Most people start doing triathlon through short distance events like sprint or Olympic distance. The natural progression (unless you’re like our MX Endurance coach Jenna Seefried, who started with ironman) is to then move up in distance for increasing challenge and achievement.
But when you think about it, short distance triathlons when raced all out are truly challenging. They still hurt, just in different ways.
Sprint vs. Olympic vs. Half vs. Full
Sprint triathlons usually consist of a 750-meter swim, 20-kilometer bike, and 5-kilometer run. They’re about half the distance of an Olympic distance (or standard distance). Half ironmans are 1.7/90/21, half the distance of a full ironman. Supersprint triathlons (like the ones done in Super League Triathlon races) are even shorter than sprint tris.
But even if the distances covered in a sprint triathlon are far shorter than those in an ironman, it’s still primarily endurance you rely on rather than, say, the explosive fast-twitch efforts needed in a 100-meter dash on the track or 50 meters in a pool.
This is why most people start out short and build their endurance until they can eventually tackle the longer races. But those who have raced primarily ironman for a few years can find themselves laid out after they do a backyard sprint triathlon. And as anyone who watches World Triathlon and Super League Triathlon can attest, even the elites are spent after those super short distances. So what’s going on?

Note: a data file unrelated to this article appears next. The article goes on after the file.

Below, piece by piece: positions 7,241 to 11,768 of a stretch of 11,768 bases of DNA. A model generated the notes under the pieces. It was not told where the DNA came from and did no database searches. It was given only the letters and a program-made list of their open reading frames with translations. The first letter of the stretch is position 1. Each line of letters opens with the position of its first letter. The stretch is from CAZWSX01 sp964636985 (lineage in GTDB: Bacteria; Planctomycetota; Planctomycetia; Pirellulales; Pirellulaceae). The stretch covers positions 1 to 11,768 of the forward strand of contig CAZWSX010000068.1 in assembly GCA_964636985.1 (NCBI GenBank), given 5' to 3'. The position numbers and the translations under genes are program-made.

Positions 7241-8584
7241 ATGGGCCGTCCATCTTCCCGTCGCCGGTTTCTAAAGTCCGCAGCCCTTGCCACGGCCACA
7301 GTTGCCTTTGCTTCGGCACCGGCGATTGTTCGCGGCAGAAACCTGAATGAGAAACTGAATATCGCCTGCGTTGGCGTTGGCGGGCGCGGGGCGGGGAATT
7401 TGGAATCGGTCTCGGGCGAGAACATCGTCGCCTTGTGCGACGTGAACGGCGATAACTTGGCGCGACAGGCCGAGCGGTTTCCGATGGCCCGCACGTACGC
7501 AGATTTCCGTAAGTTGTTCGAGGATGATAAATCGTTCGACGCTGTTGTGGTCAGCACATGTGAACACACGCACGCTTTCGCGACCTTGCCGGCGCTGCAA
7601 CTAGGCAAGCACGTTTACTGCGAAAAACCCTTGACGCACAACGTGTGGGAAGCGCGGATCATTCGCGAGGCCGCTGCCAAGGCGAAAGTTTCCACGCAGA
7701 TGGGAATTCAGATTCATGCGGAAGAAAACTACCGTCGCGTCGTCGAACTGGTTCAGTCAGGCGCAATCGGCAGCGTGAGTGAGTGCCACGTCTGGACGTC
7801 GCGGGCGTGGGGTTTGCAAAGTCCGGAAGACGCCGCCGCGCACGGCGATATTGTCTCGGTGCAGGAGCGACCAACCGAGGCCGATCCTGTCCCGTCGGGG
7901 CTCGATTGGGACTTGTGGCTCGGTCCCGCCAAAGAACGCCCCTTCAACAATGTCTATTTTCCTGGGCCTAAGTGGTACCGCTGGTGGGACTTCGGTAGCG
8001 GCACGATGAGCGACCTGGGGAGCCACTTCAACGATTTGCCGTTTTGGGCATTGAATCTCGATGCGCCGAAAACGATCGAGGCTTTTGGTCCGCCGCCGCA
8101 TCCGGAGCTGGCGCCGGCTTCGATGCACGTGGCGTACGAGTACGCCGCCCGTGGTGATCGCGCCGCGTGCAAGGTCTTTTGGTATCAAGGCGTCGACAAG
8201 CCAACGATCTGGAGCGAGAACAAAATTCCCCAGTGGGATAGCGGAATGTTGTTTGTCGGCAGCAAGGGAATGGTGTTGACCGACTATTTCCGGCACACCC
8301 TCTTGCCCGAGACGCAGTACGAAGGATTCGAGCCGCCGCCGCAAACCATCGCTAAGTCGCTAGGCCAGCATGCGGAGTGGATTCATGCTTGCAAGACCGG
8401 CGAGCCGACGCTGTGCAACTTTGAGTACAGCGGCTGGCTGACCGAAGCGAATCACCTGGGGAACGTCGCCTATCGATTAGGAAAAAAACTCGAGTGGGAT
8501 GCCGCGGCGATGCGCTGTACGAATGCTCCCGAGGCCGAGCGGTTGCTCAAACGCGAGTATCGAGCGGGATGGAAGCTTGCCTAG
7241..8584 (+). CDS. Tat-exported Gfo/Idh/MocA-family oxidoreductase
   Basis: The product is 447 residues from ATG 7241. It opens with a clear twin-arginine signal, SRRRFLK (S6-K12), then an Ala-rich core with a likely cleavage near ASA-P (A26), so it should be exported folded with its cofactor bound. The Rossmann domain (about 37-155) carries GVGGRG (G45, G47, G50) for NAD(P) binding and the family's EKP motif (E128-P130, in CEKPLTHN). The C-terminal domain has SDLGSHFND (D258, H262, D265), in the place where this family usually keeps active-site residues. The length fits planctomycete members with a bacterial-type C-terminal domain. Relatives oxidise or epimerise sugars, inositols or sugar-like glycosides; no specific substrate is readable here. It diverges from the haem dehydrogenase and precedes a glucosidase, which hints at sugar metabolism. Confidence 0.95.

If you’ve ever followed training plans for ironman and half-ironman you’ll have noticed a lot of emphasis on training in Zone 2 (aerobic) with occasional taps up into Zone 3 (tempo). That’s because these events are raced at a lower intensity to manage energy consumption so you make it to the finish line many hours after you start.
For sprint and Olympic, you run out of road fast. The elites race these distances in Zone 4 (threshold) and 5 (VO2max) to launch themselves into contention for the win.
What this means for your body: higher amounts of pain for a short time in the short distances, versus a duller/subtler pain over a long period of time for longer distances.
After a sprint you’ll probably have some muscle soreness and burning lungs but in a few days’ time you’re ready to go again – versus after an ironman where you need to take a lot more recovery time. (So if you're someone who likes racing often, sprint and Olympic is where it's at.)
Obviously you can always slow down if your goal is just to finish, but if you’re trying to clinch one of the top spots in your age group (or even overall!) you’ll find that going fast in a sprint is quite taxing and a worthy challenge.
Don’t underestimate the short distance triathlons; race them hard and you’ll make yourself proud.
(Header photo from Super League Triathlon.)